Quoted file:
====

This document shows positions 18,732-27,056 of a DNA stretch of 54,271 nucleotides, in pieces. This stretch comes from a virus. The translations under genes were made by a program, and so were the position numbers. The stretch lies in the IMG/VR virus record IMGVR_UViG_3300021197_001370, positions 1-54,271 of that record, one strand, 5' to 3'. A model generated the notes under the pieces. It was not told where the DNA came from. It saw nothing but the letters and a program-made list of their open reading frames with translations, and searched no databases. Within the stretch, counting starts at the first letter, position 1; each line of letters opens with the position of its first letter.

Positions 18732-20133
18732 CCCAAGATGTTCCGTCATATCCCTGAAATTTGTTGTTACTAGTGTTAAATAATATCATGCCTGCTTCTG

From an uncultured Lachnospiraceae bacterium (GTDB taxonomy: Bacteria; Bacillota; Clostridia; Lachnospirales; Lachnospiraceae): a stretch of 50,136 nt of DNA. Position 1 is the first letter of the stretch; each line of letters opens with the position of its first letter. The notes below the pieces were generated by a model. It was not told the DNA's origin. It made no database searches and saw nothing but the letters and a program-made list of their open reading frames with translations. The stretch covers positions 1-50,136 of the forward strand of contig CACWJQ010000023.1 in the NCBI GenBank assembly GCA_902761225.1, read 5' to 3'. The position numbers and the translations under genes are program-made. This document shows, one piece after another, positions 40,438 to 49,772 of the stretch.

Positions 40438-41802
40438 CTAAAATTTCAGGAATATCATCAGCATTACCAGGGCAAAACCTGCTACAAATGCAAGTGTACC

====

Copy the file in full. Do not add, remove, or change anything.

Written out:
This document shows positions 18,732-27,056 of a DNA stretch of 54,271 nucleotides, in pieces. This stretch comes from a virus. The translations under genes were made by a program, and so were the position numbers. The stretch lies in the IMG/VR virus record IMGVR_UViG_3300021197_001370, positions 1-54,271 of that record, one strand, 5' to 3'. A model generated the notes under the pieces. It was not told where the DNA came from. It saw nothing but the letters and a program-made list of their open reading frames with translations, and searched no databases. Within the stretch, counting starts at the first letter, position 1; each line of letters opens with the position of its first letter.

Positions 18732-20133
18732 CCCAAGATGTTCCGTCATATCCCTGAAATTTGTTGTTACTAGTGTTAAATAATATCATGCCTGCTTCTG

From an uncultured Lachnospiraceae bacterium (GTDB taxonomy: Bacteria; Bacillota; Clostridia; Lachnospirales; Lachnospiraceae): a stretch of 50,136 nt of DNA. Position 1 is the first letter of the stretch; each line of letters opens with the position of its first letter. The notes below the pieces were generated by a model. It was not told the DNA's origin. It made no database searches and saw nothing but the letters and a program-made list of their open reading frames with translations. The stretch covers positions 1-50,136 of the forward strand of contig CACWJQ010000023.1 in the NCBI GenBank assembly GCA_902761225.1, read 5' to 3'. The position numbers and the translations under genes are program-made. This document shows, one piece after another, positions 40,438 to 49,772 of the stretch.

Positions 40438-41802
40438 CTAAAATTTCAGGAATATCATCAGCATTACCAGGGCAAAACCTGCTACAAATGCAAGTGTACC